Quick Takes: A Glimpse Into Trump’s Corruption of the Presidency

A roundup of news that caught my eye today.

* Before he even stepped foot inside the White House, Trump began to corrupt the presidency.

On Dec. 14, 2016, one month after his election, President-elect Donald Trump had a call with the prime minister of Vietnam…

But inside the State Department, officials were puzzled and concerned. Historically, post-election calls to heads of state are choreographed affairs. Careful deliberation goes into who the president-elect speaks to first and career diplomats deliver background briefings on issues to be raised and avoided.

The Trump transition operation ignored those conventions. The contact with Vietnam was not set up by the State Department. Instead, Trump’s personal lawyer, Marc Kasowitz, helped arrange the call.

Kasowitz had another client with a keen interest in Vietnam: Philip Falcone, an American investor with a major casino outside Ho Chi Minh City. After the Trump call, Kasowitz traveled to Vietnam with Falcone. They met with government officials as part of an effort to persuade Vietnam to lift a ban on gambling for its citizens. Such a shift would deliver vastly more gamblers to Falcone’s casino.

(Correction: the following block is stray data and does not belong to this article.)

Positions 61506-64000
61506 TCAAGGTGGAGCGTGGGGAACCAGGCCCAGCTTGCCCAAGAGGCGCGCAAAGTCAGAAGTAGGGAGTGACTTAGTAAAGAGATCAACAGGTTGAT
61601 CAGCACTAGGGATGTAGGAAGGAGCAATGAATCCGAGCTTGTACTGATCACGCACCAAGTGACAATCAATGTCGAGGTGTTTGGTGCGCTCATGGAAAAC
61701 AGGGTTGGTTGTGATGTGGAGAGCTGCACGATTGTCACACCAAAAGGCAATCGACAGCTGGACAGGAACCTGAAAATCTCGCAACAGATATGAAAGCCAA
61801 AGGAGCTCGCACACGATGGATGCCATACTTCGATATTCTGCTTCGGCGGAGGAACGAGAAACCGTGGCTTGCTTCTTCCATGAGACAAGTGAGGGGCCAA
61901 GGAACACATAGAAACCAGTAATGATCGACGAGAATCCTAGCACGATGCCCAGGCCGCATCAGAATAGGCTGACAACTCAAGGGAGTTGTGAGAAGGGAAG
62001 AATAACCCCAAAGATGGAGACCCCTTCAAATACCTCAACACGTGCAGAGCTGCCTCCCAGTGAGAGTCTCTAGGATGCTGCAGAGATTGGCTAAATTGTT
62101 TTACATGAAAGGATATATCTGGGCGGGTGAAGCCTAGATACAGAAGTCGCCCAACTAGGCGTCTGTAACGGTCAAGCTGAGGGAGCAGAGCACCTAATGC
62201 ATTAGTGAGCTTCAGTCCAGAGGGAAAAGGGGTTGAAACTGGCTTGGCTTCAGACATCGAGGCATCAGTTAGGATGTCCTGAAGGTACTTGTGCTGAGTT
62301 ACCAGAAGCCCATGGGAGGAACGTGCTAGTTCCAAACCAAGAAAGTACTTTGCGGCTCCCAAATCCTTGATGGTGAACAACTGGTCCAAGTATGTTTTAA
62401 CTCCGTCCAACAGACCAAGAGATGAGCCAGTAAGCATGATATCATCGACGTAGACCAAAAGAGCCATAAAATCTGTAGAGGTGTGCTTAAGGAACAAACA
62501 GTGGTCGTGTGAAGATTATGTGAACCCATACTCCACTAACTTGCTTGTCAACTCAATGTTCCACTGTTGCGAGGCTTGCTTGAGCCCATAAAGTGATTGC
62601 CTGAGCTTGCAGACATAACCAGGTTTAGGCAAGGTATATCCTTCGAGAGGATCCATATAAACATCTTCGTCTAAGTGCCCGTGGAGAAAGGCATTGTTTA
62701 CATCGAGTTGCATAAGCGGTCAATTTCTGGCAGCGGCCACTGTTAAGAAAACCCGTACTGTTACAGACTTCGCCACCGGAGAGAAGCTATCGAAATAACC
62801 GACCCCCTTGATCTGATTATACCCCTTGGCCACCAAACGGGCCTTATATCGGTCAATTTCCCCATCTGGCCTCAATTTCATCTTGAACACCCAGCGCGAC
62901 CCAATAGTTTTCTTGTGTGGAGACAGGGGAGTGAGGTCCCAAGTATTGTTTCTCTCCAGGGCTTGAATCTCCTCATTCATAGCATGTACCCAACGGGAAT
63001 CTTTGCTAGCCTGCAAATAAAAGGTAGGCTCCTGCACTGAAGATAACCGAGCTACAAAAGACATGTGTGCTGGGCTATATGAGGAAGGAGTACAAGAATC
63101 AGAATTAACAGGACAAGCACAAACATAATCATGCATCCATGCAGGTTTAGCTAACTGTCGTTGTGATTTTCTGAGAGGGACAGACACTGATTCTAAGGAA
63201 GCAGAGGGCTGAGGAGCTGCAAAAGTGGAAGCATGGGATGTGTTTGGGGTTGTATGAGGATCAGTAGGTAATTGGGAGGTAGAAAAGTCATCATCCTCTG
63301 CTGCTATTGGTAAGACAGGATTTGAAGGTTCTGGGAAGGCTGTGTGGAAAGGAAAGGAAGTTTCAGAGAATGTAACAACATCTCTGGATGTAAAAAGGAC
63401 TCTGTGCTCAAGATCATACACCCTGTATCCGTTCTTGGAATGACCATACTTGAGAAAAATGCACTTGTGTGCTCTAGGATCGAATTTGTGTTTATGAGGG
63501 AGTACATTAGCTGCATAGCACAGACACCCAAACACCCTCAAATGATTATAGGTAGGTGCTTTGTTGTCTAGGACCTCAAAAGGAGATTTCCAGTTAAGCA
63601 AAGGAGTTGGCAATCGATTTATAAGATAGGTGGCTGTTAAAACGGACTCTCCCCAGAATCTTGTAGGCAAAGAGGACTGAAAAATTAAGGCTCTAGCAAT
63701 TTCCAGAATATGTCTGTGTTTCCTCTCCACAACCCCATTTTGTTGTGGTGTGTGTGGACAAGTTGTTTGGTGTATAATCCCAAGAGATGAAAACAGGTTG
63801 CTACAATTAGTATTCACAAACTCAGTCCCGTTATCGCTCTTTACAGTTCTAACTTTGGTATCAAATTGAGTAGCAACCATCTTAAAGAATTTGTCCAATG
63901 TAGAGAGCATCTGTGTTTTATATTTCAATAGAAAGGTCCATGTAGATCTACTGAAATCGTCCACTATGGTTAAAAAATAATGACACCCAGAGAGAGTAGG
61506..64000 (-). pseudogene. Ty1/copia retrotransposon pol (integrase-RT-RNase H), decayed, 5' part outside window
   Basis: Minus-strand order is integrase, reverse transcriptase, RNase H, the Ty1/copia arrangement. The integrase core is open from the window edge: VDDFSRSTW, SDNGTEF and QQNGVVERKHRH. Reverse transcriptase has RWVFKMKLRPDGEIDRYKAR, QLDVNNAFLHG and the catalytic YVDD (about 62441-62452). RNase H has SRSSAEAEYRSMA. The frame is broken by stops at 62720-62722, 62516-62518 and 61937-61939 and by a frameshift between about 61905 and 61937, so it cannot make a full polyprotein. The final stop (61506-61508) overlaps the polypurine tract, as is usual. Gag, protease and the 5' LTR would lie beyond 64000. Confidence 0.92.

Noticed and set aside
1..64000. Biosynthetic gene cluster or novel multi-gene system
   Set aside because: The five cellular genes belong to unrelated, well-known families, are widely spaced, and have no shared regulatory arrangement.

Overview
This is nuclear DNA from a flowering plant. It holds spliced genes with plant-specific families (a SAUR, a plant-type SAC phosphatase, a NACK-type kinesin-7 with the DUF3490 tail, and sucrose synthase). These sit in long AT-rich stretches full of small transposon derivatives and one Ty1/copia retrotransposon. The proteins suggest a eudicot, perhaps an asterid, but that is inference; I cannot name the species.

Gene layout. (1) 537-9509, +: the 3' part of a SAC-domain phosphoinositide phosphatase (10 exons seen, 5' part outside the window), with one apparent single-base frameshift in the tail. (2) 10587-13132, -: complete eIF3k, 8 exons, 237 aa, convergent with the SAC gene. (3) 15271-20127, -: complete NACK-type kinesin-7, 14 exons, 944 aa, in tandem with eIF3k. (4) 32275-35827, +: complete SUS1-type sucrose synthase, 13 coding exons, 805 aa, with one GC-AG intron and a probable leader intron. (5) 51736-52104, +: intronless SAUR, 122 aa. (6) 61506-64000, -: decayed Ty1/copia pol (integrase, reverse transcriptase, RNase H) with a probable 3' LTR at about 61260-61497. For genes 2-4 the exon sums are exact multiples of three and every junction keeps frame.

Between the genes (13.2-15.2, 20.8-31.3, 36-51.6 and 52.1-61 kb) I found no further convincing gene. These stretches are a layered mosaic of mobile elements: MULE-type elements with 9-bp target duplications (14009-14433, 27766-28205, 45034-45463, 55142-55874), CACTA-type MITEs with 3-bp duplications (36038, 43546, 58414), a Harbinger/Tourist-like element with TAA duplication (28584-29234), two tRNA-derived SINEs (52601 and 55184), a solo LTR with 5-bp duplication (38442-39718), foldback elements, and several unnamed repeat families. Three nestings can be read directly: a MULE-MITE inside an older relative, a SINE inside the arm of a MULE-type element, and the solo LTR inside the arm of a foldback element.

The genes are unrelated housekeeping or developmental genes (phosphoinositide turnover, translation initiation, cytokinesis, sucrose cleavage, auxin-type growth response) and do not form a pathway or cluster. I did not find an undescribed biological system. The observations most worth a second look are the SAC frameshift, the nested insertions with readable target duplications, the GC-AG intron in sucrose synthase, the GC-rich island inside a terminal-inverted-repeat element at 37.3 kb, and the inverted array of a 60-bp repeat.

* Two federal courts have already put a halt to the Trump administration’s decision to end the DACA program. But the latest goes to the core of the argument and could keep the program alive.

In the biggest setback yet for the Trump administration in its attempt to end a program that shields some undocumented young adults from deportation, a federal judge ruled Tuesday that the protections must stay in place and that the government must resume accepting new applications.

Judge John D. Bates of Federal District Court for the District of Columbia said that the administration’s decision to terminate the program, Deferred Action for Childhood Arrivals, or DACA, was based on the “virtually unexplained” grounds that the program was “unlawful.”

The judge stayed his decision for 90 days and gave the Department of Homeland Security, which administers the program, the opportunity to better explain its reasoning for canceling it. If the department fails to do so, it “must accept and process new as well as renewal DACA applications,” Judge Bates said in the decision.

* This is the guy Trump has nominated to be Secretary of Veterans Affairs:

Dr. Ronny L. Jackson, the White House physician nominated to lead the Department of Veterans Affairs, provided “a large supply” of Percocet, a prescription opioid, to a White House military office staff member, throwing his own medical staff “into a panic” when the medical unit could not account for the missing drugs, according to a summary of questionable deeds compiled by the Democratic staff of the Senate Veterans’ Affairs Committee.

A nurse on his staff said Dr. Jackson had written himself prescriptions, and when caught, he asked a physician assistant to provide the medication. And at a Secret Service going away party, the doctor got intoxicated and “wrecked a government vehicle,” according to the summary.